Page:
The influence of Petrushka was particularly strong on the Parisian aesthetic of the 1920s, on composers like Les Six, particularly Auric and Poulenc. But enough of the "street ballet" Petrushka. On to the Rite.
The original conception of "The Great Sacrifice" actually predates Petrushka and Stravinsky promised his collaborator Roerich that he would get back to it as soon as the earlier ballet was finished. But before he did, he did some vocal settings, one of which provided a path to the latter ballet. Konstantin Balmont, while not the most fashionable poet, was, due to the sonorousness of his verse, immensely popular with composers. The anthology Zelyonïy vertograd (A Green Garden) from which the poem Zvezdolikiy was taken, consists of stylizations of Russian spiritual folklore. The inspiration was a sect, the skoptsï, known for their ritual castration, that were a breakaway from the khlïstï, known for their ritual, whirling dances. These late 18th century sects, with their evocation of a huge army of the castrated rather remind one of the Unsullied from Game of Thrones! This is the esoteric subtext to the poem Stravinsky set.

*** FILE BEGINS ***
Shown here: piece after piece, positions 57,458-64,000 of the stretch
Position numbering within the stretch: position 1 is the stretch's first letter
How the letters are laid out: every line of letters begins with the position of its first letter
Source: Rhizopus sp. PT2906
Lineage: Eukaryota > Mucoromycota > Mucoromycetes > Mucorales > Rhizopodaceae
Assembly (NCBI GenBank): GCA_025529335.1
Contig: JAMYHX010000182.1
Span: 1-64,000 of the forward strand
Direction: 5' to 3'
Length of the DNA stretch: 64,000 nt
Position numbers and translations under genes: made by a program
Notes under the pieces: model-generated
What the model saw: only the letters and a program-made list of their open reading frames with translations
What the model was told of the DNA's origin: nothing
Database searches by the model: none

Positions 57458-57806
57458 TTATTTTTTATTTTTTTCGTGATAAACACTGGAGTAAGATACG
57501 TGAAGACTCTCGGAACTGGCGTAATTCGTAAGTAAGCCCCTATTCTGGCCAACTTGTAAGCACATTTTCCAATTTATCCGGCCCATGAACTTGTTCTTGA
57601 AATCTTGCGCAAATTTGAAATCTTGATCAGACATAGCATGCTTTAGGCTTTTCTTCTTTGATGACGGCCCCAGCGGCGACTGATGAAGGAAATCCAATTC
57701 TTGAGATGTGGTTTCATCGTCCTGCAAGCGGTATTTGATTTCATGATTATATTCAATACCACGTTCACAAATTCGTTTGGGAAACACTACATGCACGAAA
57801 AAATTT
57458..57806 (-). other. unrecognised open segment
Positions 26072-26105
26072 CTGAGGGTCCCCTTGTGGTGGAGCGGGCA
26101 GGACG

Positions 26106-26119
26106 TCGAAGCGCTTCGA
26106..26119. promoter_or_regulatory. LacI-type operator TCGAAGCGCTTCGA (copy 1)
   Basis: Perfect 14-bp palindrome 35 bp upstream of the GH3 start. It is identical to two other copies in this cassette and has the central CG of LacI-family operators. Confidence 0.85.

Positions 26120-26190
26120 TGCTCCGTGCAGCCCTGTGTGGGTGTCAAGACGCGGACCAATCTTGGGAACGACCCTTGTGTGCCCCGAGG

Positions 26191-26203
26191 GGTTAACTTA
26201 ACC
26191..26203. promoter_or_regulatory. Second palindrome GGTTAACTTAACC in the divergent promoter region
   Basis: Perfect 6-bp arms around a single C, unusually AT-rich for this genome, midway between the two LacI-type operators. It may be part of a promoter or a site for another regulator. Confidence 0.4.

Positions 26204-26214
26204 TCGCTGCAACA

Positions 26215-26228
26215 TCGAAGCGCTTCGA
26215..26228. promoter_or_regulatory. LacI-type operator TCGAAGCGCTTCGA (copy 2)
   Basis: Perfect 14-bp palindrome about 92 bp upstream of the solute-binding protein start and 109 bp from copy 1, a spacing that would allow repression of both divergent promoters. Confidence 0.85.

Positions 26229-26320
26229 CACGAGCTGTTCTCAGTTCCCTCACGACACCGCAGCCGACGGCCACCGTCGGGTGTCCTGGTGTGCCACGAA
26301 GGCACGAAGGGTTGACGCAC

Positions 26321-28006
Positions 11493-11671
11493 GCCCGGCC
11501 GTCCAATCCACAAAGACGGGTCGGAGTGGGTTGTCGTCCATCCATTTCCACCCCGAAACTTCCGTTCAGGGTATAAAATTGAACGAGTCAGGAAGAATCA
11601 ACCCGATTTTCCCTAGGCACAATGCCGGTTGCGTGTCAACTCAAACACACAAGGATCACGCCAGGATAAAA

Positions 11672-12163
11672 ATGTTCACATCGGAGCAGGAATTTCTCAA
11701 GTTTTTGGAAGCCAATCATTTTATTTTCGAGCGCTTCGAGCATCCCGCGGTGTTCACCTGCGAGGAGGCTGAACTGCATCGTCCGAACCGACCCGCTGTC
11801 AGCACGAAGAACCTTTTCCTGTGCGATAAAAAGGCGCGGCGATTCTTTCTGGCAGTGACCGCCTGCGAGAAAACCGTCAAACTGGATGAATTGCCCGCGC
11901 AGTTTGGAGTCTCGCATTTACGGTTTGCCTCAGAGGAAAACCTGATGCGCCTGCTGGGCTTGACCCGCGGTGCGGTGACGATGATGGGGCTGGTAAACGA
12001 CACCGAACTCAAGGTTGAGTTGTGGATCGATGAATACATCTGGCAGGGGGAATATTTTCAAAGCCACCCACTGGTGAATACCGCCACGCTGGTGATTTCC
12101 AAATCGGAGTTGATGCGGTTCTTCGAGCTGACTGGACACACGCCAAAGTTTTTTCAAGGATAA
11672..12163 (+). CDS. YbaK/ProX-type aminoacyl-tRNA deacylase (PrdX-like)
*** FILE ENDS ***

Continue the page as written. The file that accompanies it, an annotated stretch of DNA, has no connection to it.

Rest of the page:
A musical influence around this time on Stravinsky, despite his later denials, appears to have been Scriabin whose Prometheus was published in early 1911. Incidentally, one of the chords from the "motto" of the Stravinsky song Zvezdolikiy is a C minor chord superimposed on a C major chord:
|"Coll. III" refers to one of the three possible octatonic scales|
The melodic line found in the Zvezdolikiy motto also connects to perhaps the most memorable melodic motif from the Rite, the ostinato found in the pizzicato strings in "Augures printaniers":
Zvezdolikiy, dedicated to Debussy, is also known under its French title Le roi des étoiles:
Debussy, among others, regarded this little "cantata" as being unperformable due to intonation problems for the choir and it was not premiered until 1939! The importance of the song is due to its development of the intersections between the octatonic collections and the diatonic and whole-tone ones, techniques that will prove to be of great importance in the composition of the Rite.